This column is normally written from the place that makes me feel the most safe and secure; my bedroom.

Once or twice a year, this changes due to being out of town. This is one of those weeks. I am writing this from the 14th floor of a condo overlooking the Gulf of Mexico in Panama City Beach, Florida. Some refer to this place as the “Red Neck Riviera” due to its’ party town reputation. Maybe it is everything it’s known for. That’s just as well as I will fit in perfectly. Regardless of what it is or what it isn’t, the sand is white, and the water is blue. It’s a beautiful sight to wake up to. There is something peaceful about a place where the ocean meets the sand.

When I’m lucky, the subject or subjects I write about are people and places I know well. It makes it easier to find the words as I draw off my fading memories. The older I get, the foggier things become. This week, and for the past several days, something has been on my mind that I can’t escape. It’s clear to me that this is what I must write about. If things follow the normal pattern, once this is written, I will put it out of my mind. Unfortunately, many of my subjects will continue to live with the reality of their situation long after this piece is forgotten.

I have known Rusty and Kay Sims for many years. They have been very active members of North Canton Baptist Church for as long as I can remember. This is the place where we came to know one another. I remember their grown children, Chelsea and Seth, when they were just kids sitting in their parents’ lap. What I don’t know is how I would classify our relationship. Although I respect them for their lives inside and outside the church, we have never been close. I’m not sure they would call me a friend. We don’t talk or text. We don’t socialize. However, we would certainly speak and shake hands if the opportunity presented itself. The term acquaintance might fit. But that seems cold and distant. One thing I do know is that we have a common goal in reaching a higher pinnacle when this life is over. Most importantly, we believe in the One that has made that possible.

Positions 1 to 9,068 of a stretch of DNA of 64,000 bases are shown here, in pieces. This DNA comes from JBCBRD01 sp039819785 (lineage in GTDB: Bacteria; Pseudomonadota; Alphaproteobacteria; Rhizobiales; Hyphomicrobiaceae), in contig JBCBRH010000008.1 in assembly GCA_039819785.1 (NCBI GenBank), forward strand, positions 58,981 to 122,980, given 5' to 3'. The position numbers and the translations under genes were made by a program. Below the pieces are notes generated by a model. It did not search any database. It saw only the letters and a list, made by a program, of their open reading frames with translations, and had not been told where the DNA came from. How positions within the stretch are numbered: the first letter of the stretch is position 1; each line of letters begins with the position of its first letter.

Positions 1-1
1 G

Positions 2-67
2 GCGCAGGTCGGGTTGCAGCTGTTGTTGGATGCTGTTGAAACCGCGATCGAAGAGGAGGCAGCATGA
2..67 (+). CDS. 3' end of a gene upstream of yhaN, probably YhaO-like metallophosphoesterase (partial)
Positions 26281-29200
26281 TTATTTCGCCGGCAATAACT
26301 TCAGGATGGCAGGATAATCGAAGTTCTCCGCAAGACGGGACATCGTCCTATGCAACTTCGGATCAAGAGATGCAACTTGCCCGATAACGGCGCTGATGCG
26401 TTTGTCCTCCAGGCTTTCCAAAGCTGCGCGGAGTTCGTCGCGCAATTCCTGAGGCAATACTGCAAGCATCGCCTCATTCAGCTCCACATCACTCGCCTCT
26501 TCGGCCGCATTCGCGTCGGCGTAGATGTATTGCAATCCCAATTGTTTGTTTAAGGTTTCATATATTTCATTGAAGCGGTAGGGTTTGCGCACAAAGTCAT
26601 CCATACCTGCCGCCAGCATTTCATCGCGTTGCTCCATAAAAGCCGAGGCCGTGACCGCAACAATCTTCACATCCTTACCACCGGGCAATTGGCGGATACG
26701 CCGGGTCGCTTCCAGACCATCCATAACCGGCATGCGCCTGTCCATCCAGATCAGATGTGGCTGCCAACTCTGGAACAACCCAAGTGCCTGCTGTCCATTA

A few days ago, this beautiful family experienced something none of us ever want to happen. Chelsea and her husband, Jason Leming, lost one of their young children to some serious medical issues. Colton Cash Leming was only six months old when he answered a call that each of us will answer when our time comes. I never had the pleasure of meeting Colton. However, I did see pictures of him on social media. He was always smiling and had the most beautiful smile. I had no idea he was sick. I saw Deputy Coroner Sally Sims the day he passed. She wasn’t her normal bubbly self. When asked why, she said we lost a six-month-old child today. Later in the day, I saw Vicki Snow of Northside Cherokee and ask her how her days was. She started crying and said we lost a six-month-old child today. It was later that I found out who Colton was.

Colton’s passing affected a lot of people. No one more so than his Mama and Daddy. But it’s been Russell and Kay who have been on my mind. I can’t imagine losing a child or a grandchild. I can’t imagine standing by and watching my child have to say goodbye to their child. The hurt must be almost unbearable. Without God, it would be unbearable. If I know one thing, this family knows God and I feel sure He is comforting them through this. When a child dies, the world changes. Oftentimes, we want to ask why? The righteous will be quick to say, “Don’t question God. It’s a sin.” Ignore them. Asking why is human and not questioning God. It’s merely seeking His wisdom in times of trouble. Unlike the righteous, God has compassion and understands our pain even when we don’t.

Life isn’t fair. Sometimes, bad things happen to good people. Maybe that’s what this is. Or maybe God just needed a beautiful baby boy in His kingdom. Either way, whatever the Sims family considers our relationship, they have my prayers. Rest peacefully Colton.

Chris Collett is a longtime resident of Cherokee County.

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